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  • Writer's pictureSouth Lyon Church

Jah or Sha

You know it is hard enough reading some of these names in the Old Testament. I mean Tiglath-Pileser? Who names their child that? And then there is Nebuchadnezzar, who I had different professors pronounce different ways. Yeah, the names are difficult; but even with simpler names, it can be confusing. Hence the title and content of this article, “Jah or Sha.”

Now names that are similar aren’t unusual, the naming was different than today. For instance, my brother, the third of three children, had his name influenced by my older sister and a guy she was kinda fond of. I’m not sure how influencing our parents to name a child after someone she liked was going to benefit her as a ten year old, but in her mind it did. Even a hundred years ago names were put together differently. Holly is named after her grandfather who lived his life in America as Charles Holly Joseph. The customs officers could not always understand these people coming in from different countries, so I’m not sure what his original name was. His brother also traveled through Ellis Island and he was given the surname of Ollie, so we don’t know if they were saying Ali or Ollie or Holly.

Now, back to ‘Jah” or “Sha”. Both were prophets, one the understudy of the other, hence where the confusion comes in. If you haven’t figured it out by now, we are talking about Elijah and Elisha two well-known prophets of our Heavenly Father. We know Elijah from the time he stood up to the prophets of Baal on Mt. Carmel. We also know of him from the New Testament, the prophet that would come before the Messiah. Then Jesus saying that he had come. We know him as John the Baptist (Matthew 17:11-13). Elijah is mentioned thirty times in the New Testament, Elisha only one (Luke 4:27). So, though the names are similar there seems to be quite a difference between the two.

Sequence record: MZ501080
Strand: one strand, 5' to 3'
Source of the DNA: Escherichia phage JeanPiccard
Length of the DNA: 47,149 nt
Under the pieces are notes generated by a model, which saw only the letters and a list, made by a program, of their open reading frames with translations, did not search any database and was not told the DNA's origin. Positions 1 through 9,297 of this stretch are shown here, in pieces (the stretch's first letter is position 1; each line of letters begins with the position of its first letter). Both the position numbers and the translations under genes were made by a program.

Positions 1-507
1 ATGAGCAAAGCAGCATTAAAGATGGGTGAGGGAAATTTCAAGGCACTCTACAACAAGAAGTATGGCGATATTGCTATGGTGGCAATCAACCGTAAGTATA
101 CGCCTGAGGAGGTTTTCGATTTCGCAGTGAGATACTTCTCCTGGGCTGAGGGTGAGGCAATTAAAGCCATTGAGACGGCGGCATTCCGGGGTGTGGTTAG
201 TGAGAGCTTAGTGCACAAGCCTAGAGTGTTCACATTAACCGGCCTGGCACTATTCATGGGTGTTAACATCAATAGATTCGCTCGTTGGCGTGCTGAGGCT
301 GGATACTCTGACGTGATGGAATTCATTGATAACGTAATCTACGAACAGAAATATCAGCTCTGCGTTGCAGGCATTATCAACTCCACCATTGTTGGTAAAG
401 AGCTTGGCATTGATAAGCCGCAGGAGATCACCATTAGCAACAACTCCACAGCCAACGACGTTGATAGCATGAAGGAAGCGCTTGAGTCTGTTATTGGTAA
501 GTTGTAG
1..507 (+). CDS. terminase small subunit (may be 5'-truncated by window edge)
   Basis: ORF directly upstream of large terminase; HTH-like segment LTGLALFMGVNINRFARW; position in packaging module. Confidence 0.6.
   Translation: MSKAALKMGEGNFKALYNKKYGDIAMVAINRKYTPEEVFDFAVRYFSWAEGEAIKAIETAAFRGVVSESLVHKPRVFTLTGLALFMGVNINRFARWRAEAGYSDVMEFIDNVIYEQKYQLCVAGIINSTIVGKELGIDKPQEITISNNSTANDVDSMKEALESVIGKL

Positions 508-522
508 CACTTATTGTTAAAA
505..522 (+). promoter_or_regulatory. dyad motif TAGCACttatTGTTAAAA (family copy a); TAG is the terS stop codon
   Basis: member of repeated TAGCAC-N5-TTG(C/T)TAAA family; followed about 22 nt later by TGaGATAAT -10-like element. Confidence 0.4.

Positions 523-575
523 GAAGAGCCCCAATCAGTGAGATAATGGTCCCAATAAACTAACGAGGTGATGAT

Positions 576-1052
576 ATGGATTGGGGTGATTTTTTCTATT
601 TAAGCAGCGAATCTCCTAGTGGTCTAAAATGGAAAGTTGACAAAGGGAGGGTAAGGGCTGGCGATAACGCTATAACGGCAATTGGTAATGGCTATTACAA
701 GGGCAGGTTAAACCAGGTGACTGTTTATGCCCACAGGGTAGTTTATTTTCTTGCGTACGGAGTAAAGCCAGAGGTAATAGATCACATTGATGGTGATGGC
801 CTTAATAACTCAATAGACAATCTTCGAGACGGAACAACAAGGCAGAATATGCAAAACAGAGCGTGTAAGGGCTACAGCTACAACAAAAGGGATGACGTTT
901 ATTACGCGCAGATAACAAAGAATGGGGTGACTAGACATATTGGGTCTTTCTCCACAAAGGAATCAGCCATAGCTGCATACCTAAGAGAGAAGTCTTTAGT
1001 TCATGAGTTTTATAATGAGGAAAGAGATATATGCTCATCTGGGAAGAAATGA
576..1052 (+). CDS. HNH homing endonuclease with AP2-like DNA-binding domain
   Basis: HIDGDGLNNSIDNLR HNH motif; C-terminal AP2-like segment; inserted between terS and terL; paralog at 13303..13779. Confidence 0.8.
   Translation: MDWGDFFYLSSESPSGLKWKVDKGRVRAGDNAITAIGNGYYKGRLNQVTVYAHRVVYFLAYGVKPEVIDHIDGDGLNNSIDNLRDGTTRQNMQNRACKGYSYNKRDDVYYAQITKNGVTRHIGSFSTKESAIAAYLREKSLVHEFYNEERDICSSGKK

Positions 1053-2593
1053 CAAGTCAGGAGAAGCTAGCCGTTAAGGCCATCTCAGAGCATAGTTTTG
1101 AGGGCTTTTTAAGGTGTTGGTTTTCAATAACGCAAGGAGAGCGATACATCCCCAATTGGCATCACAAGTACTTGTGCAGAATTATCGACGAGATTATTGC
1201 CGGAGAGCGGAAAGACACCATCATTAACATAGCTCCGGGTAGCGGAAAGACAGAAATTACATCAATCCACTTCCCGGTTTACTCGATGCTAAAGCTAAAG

Now as already mentioned there was a connection between the two, more than the first three letters of their name. Elisha was out plowing a field with oxen when Elijah approaches and throws his cloak around him (1Kings 19:19). I am sure there must be more to this than just tossing your cloak on someone, because Elisha left everything and followed Elijah. Thus, Elisha was the understudy, the disciple, the apprentice under Elijah.

Now I don’t want to take anything away from Elijah. We know of the great things he did in the name of our Heavenly Father. How he was mentioned by Jesus and as it turned out was John the Baptist. He was a true servant of God. But I want to focus on the lesser-known guy, the guy that actually preformed, in number, more miraculous things for God than Elijah did. Lesser-known doesn’t mean less of a servant, just different service.

We may not all be able to be Elijahs, but we are all called to serve. What we do may not always make the front page of the paper, the news feed or even a mention from the front of the auditorium on a Sunday morning. But what you do for God is important! We will take the next few weeks and look at some of Elisha’s service to God, and hopefully get some encouragement as we go forward in our service.

“sha”, “jah”, or just Randy


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